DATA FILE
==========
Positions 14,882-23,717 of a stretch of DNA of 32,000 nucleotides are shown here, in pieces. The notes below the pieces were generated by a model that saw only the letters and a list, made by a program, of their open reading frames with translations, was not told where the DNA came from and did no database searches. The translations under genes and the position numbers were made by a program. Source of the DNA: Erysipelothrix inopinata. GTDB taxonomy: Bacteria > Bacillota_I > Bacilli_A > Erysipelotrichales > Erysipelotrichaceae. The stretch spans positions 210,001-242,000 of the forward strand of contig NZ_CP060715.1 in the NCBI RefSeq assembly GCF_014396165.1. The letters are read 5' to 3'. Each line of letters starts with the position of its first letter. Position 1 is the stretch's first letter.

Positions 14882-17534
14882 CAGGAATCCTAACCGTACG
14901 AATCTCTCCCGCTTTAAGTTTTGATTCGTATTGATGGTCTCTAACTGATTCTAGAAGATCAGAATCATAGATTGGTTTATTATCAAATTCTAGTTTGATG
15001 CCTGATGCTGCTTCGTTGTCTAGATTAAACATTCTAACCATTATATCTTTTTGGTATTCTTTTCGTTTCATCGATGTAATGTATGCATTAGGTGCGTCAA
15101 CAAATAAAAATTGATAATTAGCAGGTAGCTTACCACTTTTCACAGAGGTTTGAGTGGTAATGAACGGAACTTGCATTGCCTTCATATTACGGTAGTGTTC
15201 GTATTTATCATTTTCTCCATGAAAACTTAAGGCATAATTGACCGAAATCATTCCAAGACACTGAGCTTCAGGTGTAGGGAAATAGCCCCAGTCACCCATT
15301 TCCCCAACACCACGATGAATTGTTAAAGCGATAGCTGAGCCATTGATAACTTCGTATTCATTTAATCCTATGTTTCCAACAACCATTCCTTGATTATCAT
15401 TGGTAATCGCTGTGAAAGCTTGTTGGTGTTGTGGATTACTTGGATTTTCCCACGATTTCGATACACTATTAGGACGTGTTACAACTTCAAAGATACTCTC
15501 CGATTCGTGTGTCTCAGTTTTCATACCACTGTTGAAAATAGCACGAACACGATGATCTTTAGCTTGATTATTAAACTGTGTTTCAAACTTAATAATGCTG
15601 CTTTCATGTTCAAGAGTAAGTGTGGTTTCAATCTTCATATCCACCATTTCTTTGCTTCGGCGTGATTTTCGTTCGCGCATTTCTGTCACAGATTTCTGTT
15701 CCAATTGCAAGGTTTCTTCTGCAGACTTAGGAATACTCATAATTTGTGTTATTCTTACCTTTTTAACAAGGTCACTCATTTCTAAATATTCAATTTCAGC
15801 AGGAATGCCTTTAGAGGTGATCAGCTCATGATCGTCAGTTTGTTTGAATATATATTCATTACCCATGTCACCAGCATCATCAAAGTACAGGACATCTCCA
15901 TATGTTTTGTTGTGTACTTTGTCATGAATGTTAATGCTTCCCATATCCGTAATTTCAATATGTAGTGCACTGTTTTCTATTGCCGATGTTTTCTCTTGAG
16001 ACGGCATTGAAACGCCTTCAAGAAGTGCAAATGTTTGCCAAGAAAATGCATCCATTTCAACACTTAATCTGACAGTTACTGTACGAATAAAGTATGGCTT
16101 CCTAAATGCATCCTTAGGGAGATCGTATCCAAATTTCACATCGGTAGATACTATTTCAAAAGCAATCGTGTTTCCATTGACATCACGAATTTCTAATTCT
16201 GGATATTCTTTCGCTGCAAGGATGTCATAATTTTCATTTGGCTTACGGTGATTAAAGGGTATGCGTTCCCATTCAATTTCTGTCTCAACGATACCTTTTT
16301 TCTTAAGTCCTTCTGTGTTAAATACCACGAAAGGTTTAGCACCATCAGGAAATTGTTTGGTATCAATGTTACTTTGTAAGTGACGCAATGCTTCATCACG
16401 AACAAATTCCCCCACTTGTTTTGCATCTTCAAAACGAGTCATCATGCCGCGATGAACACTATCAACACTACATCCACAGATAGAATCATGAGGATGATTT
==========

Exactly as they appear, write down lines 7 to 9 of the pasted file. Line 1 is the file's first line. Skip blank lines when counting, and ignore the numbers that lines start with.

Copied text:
15201 GTATTTATCATTTTCTCCATGAAAACTTAAGGCATAATTGACCGAAATCATTCCAAGACACTGAGCTTCAGGTGTAGGGAAATAGCCCCAGTCACCCATT
15301 TCCCCAACACCACGATGAATTGTTAAAGCGATAGCTGAGCCATTGATAACTTCGTATTCATTTAATCCTATGTTTCCAACAACCATTCCTTGATTATCAT
15401 TGGTAATCGCTGTGAAAGCTTGTTGGTGTTGTGGATTACTTGGATTTTCCCACGATTTCGATACACTATTAGGACGTGTTACAACTTCAAAGATACTCTC